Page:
Pure PCB atropisomers not only cause adverse biological effects with different potencies, but are subject to enantioselective disposition processes due to enantioselective interactions with proteins. Several environmental studies have shown enantiomeric enrichment of chiral PCBs in fish, marine mammals and in humans (5). Enrichment of (+)-PCB 136 has also been reported in Arctic char (10) and eggs from predatory birds (11), whereas (-)-PCB 136 was enriched in rainbow trout (12, 13), wolverine (14) and Arctic fox (14). In contrast, neither atropisomer was enriched in the freshwater invertebrate, Mysis relicta (15), or in liver samples from bowhead whales (16) or whales from the Mediterranean Sea (17, 18). Similarly, laboratory studies investigating either individual PCB congeners or technical PCB mixtures have reported an enantiomeric enrichment in blood and tissues from mice (6, 19, 20) and rats (21). The extent of the enantiomeric enrichment depends on the route of administration (19) and the PCB dose (6). Moreover, increased enrichment of (+)-PCB 136 was observed in liver of mice that had been pretreated with β-naphthoflavone (NF), phenobarbital (PB), or dexamethasone (DEX) than corn oil (CO) (22) (Figure 1A).

Figure 1
Separation of PCB 136 atropisomers using chiral gas chromatography. Representative chromatogram illustrating the enrichment of (+)-PCB 136 in the liver of a PB-pretreated mouse (22) (A) as well as chromatograms of pure (+)-PCB 136 atropisomer (B), pure ...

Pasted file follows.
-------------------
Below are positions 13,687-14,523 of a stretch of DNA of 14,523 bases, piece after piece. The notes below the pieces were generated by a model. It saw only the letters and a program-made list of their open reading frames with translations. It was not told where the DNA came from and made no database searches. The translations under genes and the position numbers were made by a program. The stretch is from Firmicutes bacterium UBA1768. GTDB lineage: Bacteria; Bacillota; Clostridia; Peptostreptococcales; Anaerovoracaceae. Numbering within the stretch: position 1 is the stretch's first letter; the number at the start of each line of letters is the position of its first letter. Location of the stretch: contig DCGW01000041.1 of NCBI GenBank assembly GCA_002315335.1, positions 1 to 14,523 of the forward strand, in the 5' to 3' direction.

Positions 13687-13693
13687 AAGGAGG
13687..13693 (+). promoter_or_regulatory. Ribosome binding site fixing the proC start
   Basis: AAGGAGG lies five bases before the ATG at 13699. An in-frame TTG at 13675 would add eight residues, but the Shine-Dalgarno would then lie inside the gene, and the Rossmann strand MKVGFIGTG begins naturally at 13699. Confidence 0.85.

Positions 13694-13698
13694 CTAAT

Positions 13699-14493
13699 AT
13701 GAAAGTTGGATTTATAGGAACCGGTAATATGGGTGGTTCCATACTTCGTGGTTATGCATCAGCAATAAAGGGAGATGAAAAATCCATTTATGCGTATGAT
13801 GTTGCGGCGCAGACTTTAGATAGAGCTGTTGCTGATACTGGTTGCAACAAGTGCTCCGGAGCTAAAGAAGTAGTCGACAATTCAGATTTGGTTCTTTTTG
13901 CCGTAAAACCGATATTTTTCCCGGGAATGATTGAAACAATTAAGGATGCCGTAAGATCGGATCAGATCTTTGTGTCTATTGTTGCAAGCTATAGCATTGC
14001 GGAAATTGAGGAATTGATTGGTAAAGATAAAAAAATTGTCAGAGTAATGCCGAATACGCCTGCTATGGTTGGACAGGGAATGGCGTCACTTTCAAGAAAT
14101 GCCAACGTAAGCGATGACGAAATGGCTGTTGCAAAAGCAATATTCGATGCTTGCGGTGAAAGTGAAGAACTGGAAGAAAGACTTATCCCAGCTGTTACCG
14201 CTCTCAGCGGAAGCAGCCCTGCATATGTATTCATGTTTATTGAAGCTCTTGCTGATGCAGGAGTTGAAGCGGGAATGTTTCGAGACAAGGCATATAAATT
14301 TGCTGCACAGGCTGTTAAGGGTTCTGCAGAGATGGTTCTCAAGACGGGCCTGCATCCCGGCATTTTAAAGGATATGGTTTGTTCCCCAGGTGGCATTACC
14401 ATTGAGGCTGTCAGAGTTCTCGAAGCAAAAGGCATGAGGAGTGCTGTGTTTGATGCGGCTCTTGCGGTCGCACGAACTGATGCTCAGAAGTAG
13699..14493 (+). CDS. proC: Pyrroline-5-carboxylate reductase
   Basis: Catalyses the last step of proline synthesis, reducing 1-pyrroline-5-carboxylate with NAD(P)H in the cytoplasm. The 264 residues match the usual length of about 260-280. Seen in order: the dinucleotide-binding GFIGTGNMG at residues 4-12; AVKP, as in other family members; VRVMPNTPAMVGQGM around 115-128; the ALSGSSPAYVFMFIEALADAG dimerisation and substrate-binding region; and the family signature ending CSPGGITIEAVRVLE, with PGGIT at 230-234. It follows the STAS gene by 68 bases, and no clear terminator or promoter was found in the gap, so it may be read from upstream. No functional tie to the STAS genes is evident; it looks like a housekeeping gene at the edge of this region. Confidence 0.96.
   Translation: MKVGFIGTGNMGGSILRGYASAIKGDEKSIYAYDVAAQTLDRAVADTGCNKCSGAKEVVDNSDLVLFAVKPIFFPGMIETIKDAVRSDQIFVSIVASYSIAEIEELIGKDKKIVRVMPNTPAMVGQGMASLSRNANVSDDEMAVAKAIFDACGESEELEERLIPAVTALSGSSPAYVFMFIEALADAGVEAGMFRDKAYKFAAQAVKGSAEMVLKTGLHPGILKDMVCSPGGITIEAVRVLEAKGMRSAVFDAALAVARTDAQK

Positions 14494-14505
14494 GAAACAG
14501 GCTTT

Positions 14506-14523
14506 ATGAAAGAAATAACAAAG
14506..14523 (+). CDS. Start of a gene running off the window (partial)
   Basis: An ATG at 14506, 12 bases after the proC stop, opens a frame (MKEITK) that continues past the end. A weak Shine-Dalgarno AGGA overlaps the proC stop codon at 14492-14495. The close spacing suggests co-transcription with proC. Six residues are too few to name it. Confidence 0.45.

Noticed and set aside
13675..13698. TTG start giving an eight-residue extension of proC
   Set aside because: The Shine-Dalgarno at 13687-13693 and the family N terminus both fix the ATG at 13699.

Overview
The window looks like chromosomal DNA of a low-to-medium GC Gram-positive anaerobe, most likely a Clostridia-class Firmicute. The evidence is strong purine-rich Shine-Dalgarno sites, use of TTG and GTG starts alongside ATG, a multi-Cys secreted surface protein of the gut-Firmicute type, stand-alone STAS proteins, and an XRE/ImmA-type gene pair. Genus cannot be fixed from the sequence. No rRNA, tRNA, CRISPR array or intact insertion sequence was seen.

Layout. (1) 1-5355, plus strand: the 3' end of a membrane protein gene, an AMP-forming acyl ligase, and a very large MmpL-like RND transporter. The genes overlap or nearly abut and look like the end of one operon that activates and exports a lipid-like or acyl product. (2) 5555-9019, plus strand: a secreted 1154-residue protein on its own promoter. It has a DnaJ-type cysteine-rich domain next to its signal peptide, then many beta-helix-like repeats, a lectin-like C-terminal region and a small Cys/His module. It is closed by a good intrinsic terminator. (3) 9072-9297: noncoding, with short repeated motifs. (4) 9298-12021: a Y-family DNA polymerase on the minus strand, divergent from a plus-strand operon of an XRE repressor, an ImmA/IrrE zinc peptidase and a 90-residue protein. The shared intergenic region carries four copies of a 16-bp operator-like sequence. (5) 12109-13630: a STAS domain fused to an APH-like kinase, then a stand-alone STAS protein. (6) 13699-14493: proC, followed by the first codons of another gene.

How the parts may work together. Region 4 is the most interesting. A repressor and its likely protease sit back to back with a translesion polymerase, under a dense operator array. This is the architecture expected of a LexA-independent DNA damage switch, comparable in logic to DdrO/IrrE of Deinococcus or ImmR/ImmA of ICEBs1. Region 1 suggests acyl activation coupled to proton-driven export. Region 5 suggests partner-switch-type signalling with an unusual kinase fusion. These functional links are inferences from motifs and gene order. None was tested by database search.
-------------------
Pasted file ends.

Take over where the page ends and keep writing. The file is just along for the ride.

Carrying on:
The enantioselective processes responsible for the enantiomeric enrichment of PCBs are poorly understood, but several studies suggested enantioselective biotransformation by P450 enzymes or binding to transport proteins (23-25). It has been shown that PCB 136 is rapidly metabolized by P450 enzymes in rodents (26-29). Thus, enantiomeric enrichment of (+)-PCB 136 in rodents may be due to the more rapid metabolism of (-)-PCB 136 by hepatic P450 enzymes. P450 enzymes differ in their ability to metabolize individual PCB congeners (30). The ability of PCBs to bind to P450 enzymes is influenced by the position of the chlorine substituents, which determines the degree of coplanarity of the phenyl rings. For instance, PCB congeners with four ortho chlorine substituents are poor substrates for hepatic CYP1A enzymes but have been shown to bind to microsomal CYP2B enzymes (30). However, it is not known if PCB atropisomers interact with P450 enzymes in an enantioselective manner. To investigate the hypothesis that enantioselective binding to specific P450 enzymes leads to enrichment of (+)-PCB 136 in vivo, we measured the spectral binding properties of PCB 136 atropisomers to hepatic microsomes prepared from mice and rats that had been pretreated with prototypical inducers of CYP1A, CYP2B and CYP3A enzymes (NF or 3-methylcholanthrene (MC) for CYP1A, PB for CYP2B, and DEX for CYP3A).